Watching the orchestra perform the score for the first time was absolutely magic for me and the producers. I didn’t want the scoring sessions to end. I was in heaven.
Jamie, what made you want to leave Hollywood to concentrate on composing? And how much of a learning curve was there when you made that transition?
Jamie: My son was born in LA in 2002. As much as I love America I wasn’t going to raise him in a country where kids occasionally bring guns to school and terrible things happen. His family all lived in Australia and I wanted him to grow up knowing all of them. I also didn’t want to leave for a year to go make some movie while he was growing up. No movie would have been worth being separated from my family for so long. I made 2 films in Australia which was great as my family could be with me. I eventually decided that I was going to wait until he finished high school before returning to the US to make more movies. The pandemic slowed down those plans but I’m actively developing projects to direct in the coming year or so. Transitioning to scoring was easy because I was scoring my own movies in Australia. The director and composer inside me understand each other, get along well and have excellent communication between them.
Mark, you’ve directed the ultimate Cannon, Ozploitation and Filipino-sploitation documentaries. What was it like transitioning into directing, and how much of those films’ styles did you want to take with you – particularly Richard Franklin between your debut of “Patrick: Evil Awakens” and this salute to his more Hitchcockian efforts like “Road Games” and “Psycho 2?”
I had made many music videos and quite a few ads before those docs. It wasn’t a great stretch to make a narrative feature. Thankfully I was able to take my creative team with me (including cinematographer Garry Richards and production designer Robbie Perkins). With both films I wanted to evoke the thrillers that I loved. Instead of taking inspiration from Hitchcock I paid homage to his protégés – the filmmakers whose work I grew up loving: Brian De Palma, Dario Argento and Richard Franklin. There were lots of nods to Richard’s work in the “Patrick” remake obviously, not just to his original film – we also included high angle matte shots that were inspired by “Psycho II.” I was also so incredibly fortunate to be able to recruit my favourite living composer Pino Donaggio to score the film. That was a dream come true for me. In some small way that collaboration linked my modest thriller to the works of De Palma and Argento. Our post schedule was so tight that I wasn’t able to be there in person for the Italian scoring session – but watched it over a faltering web link. “Patrick’s” screening at Sitges gave the festival the opportunity to award Pino the Time Machine Award. I certainly made sure I was there for that.
You both first worked together on the Ozploitation documentaries. What’s the biggest difference between scoring a narrative film and that genre?
Mark: Jamie and I are very old friends. We had previously worked together (as co-editors) on my first feature doc “Not Quite Hollywood.” Working with Jamie as composer on “Electric Boogaloo” was a blast. I’d tell him “Today you need to channel Jerry Goldsmith for “King Solomon’s Mines” and then score the most jaw dropping moments from “Lifeforce.” I think Jamie appreciated the challenge and delivered an amazing amount of totally diverse (and authentic sounding) tracks.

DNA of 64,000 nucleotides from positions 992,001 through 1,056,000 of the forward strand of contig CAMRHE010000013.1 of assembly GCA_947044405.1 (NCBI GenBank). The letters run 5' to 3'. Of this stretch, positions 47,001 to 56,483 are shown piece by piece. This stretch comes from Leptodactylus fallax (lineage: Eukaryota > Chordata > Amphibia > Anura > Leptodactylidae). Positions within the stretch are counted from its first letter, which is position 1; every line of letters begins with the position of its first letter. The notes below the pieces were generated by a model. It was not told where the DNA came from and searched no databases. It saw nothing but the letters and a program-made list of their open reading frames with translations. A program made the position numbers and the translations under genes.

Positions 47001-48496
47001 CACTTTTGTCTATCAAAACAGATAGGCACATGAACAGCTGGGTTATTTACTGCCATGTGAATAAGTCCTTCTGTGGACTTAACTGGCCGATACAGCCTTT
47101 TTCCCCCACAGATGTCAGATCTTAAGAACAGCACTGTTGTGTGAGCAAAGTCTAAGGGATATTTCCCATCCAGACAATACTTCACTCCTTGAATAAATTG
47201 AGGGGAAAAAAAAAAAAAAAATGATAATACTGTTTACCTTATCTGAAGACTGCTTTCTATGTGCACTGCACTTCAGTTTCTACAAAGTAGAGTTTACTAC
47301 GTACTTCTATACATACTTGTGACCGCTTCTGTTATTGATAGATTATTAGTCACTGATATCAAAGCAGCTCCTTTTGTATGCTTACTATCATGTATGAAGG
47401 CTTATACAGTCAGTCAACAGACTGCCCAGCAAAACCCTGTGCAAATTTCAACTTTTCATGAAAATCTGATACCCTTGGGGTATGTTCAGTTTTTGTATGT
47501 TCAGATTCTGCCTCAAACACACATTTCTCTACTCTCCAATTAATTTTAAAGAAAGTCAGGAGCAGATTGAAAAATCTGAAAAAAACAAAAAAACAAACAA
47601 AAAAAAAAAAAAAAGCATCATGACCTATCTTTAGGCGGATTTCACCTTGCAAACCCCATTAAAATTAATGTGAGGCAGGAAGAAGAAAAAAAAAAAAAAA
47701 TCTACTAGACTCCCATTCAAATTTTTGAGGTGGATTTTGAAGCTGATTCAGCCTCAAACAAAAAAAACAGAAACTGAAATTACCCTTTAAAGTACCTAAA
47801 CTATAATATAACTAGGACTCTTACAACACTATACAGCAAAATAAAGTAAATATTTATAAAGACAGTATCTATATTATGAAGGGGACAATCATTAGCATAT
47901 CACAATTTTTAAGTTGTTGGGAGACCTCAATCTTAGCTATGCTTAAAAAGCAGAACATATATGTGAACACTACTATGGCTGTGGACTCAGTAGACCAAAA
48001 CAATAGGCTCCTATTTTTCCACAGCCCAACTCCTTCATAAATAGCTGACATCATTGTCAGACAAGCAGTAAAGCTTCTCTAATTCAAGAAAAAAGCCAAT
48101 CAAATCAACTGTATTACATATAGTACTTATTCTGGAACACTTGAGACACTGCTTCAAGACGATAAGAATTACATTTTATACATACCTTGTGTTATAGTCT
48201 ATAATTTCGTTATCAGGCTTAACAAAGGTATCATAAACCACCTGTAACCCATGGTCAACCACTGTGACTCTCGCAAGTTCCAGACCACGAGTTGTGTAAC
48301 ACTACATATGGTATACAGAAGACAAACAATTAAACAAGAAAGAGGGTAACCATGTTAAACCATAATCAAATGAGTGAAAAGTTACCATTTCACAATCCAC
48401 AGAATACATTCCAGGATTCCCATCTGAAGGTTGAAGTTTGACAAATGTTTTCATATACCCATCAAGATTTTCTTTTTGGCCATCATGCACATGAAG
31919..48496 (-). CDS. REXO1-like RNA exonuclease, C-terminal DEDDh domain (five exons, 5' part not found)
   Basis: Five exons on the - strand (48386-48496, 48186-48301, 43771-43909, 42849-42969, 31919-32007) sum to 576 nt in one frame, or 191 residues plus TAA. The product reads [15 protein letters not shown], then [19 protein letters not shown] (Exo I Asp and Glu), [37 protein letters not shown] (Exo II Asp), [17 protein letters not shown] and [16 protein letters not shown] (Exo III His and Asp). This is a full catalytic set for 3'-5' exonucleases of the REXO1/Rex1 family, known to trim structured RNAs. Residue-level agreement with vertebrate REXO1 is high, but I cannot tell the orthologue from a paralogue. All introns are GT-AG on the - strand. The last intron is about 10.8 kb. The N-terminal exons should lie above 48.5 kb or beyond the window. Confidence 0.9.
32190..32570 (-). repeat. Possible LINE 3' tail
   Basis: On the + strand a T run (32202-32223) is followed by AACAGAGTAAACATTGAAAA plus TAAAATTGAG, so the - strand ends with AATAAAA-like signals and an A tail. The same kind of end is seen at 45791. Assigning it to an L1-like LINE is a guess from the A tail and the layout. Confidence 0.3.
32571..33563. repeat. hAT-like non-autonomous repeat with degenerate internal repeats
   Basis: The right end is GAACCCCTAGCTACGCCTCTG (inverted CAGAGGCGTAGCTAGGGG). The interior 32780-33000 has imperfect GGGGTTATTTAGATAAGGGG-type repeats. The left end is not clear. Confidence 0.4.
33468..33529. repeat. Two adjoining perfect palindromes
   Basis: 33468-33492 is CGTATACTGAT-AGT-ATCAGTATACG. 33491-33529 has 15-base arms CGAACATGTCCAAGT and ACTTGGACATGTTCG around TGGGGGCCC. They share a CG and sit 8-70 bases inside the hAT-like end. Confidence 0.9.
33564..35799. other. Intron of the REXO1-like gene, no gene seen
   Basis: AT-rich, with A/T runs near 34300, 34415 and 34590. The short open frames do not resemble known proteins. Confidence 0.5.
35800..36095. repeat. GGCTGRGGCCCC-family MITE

Jamie: Scoring Mark’s documentaries was great fun. On “Machete Maidens” I got to write funk tracks right out of the ‘70s. Even more fun was “Electric Boogaloo” because every day was a new musical adventure. Scoring Chuck Norris and Charles Bronson movies was extremely enjoyable as I watched all those movies as a kid, as was writing various ninja themes. We tried to write music that evoked the films we were discussing in the documentary and I came very close to the original sound of “The Delta Force” and “Superman IV.” Mark is very specific in what he wants the music to do, where it stops and starts and the tone he is after. After having worked with him so often we developed a great communication between us and I could anticipate the kind of music that would make him happy. I was sad when we finished “Electric Boogaloo,” as it was some of the most fun I’ve ever had on any project. I’m really proud of that score.
What was it like working with the legendary Ozploitation producer Antony I. Ginnane (“Thirst,” “Turkey Shoot”) on “The Girl at the Window,” and he did have any musical ideas?
Tony is both an Ozploitation icon and a controversial figure in Australia cinema. He’s unashamedly commercial and that resulted in him producing most of the Aussie genre films of the 1970s and 1980s. He gave me a shot at directing a narrative film with the remake of “Patrick” and it was great to re-team with him on this project. As for his involvement in the score – he’s a massive Film buff. He is a serious collector of film soundtracks – and thankfully he loves this score.
“Girl at the Window” is a full-blooded salute to the “I Saw What You Did” genre of kids witnessing awful things happening next door, all where no one will believe them. How much a balance of thrills and self-aware humor did you want the score to have?
Mark: I’d pitched the sensibility of the film to Garry (the cinematographer) and Jamie as “An Amblin movie directed by Tobe Hooper.” When you think of it in those terms the score totally makes sense. The film alternates between a Nancy drew-type mystery and a body count pic, so I thought the score should be dark one minute and playful the next.